Friday, 9 October 2009

Methodists in east Bristol.

Wesley's "New Room in the Horsefair, Bristol, U.K.


Any history of “The people called Methodists” is inextricably linked with my home City of Bristol.

It was in the communities of Hanham and Kingswood, on the eastern fringes of Bristol, that John Wesley first preached in the open air, in 1739.

He was there at the behest of fellow Church of England Priest, George Whitefield, to preach to the coal miners who lived in a pitiable state, and who were ignored and despised by official religion.

Wesley’s first open air “pulpit” was at a place now called Hanham Mount - four miles east of where I grew up. He also preached at a place called Rose Green (now a housing development). Rose Green is but 8/10 mile from my childhood and young adult home.

It was also in Bristol that John Wesley built what he called a “New Room”, in the Horsefair. This was a place where he could live when in Bristol, and where he could preach.

And in Bristol, Wesley laid hands on another Anglican Priest, Thomas Coke, to make him Superintendent of the Methodist work in America.

In 1944 I was baptised in Eastville Methodist Church, Bristol at a time when east Bristol was hopping with Methodist Churches.

Within a 2 mile radius of my home there were at least fourteen Methodist Churches. I can name some of them from memory.

Whitehall Methodist Church;

Easton Road Methodist Church;

Tudor Road Methodist Church;

Bethesda on Church Rd, Redfield AND, just down Church Road, the Redfield Methodist Church;

Speedwell Methodist Church;

Eastville Methodist Church, AND, just up Fishponds Road, the Eastville Park Methodist Church.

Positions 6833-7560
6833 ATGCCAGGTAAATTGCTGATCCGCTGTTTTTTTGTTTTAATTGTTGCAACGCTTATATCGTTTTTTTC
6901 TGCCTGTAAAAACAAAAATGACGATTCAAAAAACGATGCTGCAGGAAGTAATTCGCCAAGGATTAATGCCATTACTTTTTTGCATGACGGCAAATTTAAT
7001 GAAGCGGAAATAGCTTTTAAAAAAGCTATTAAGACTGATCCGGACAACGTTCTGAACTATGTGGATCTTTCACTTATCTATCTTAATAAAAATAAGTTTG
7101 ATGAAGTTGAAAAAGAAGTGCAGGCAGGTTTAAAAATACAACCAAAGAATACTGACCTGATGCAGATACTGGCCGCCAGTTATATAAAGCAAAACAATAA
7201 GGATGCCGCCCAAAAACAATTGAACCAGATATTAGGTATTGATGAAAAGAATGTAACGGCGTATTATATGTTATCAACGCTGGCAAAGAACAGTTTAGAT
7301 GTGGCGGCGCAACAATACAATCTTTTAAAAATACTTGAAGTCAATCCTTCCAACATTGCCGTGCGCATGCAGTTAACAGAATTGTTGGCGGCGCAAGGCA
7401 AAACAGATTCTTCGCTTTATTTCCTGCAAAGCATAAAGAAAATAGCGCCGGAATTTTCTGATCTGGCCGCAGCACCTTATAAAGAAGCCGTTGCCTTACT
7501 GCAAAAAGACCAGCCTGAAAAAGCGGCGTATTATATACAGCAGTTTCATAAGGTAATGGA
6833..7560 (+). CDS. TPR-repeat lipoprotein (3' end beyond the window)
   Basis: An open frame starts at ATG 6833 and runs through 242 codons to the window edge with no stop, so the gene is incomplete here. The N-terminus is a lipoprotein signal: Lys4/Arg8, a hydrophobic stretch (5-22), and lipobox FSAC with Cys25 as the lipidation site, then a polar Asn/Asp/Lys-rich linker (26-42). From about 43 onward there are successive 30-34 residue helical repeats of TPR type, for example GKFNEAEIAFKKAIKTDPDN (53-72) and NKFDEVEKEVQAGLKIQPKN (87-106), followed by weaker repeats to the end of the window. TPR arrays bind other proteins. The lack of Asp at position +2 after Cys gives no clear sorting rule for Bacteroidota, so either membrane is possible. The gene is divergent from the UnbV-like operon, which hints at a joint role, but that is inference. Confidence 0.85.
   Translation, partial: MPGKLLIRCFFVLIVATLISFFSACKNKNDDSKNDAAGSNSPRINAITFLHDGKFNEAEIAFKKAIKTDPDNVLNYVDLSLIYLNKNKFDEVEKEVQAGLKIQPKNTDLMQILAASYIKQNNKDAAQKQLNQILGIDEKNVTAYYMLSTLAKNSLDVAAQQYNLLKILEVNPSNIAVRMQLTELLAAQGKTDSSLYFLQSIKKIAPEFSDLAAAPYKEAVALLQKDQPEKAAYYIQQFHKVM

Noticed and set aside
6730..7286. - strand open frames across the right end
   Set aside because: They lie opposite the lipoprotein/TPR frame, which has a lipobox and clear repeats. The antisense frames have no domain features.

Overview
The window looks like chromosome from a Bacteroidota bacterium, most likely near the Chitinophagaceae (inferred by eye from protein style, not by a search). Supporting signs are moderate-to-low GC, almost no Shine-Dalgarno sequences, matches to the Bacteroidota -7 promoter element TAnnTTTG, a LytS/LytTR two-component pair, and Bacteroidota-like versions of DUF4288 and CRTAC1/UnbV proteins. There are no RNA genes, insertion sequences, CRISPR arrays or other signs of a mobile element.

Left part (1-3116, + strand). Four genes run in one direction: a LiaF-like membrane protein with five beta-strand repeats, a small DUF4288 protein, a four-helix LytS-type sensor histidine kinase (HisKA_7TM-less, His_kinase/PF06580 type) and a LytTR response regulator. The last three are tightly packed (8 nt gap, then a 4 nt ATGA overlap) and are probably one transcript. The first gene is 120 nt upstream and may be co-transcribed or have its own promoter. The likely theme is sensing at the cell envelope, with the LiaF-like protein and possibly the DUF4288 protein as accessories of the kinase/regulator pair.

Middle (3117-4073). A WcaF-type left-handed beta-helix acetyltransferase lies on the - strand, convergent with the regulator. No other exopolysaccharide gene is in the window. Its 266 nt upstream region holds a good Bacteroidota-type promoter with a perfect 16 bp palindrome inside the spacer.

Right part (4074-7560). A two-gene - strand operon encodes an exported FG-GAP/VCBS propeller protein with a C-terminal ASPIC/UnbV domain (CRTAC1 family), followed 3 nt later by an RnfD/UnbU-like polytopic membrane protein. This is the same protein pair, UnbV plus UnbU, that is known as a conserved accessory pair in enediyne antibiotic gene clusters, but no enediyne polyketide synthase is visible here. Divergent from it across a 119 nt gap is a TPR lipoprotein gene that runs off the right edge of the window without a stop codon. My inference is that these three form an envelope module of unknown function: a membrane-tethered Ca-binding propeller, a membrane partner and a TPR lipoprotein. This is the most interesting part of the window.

There were three Methodist Churches where Lower Ashley Road intersected with Mina Road. (All three were torn down in a spate of Urban Renewal when the M32 motorway cut a swath through working class east Bristol to connect the City Centre with the M4 motorway.) They were replaced by the aptly named “Trinity Methodist Church”.

Now, in this same radius, there are but four Methodist Churches.

Why the decline?

1. English Methodism had divided into more than three groups following the death of John Wesley. So there might be two or three “Methodist” Churches from “rival” groups in the same area. In 1932 the three main groups (Wesleyan, United, and Primitive) were re-united. Thus the “rivalry” ended and it was obvious that in some neighbourhoods a merger of formerly rival congregations made sense.

2. My own experience shows me that too many local Churches were dominated by older “gate-keepers” who were unwilling to allow change. For instance – in the 1960s I did some “local preaching” in east Bristol Methodist Churches, including the Eastville Methodist Church at which Mum and Dad had been married, and where I had been baptised. I was happy to be there for Dad and Mum’s sake, but it felt like a “time warp”. The local leadership led the congregation as if nothing had changed between 1935 and 1965.

3. English religion is tied up with “class”. The leadership classes of local Methodist congregations were separated from their local communities by issues of class: - e.g. “Middle Class” leaders in “Working Class” neighbourhoods.

4. Religion is more a matter of sociology than theology, no matter what preachers, pastors, and priests say.


This proud Bristolian, baptised in a Methodist Church offers you the following links.

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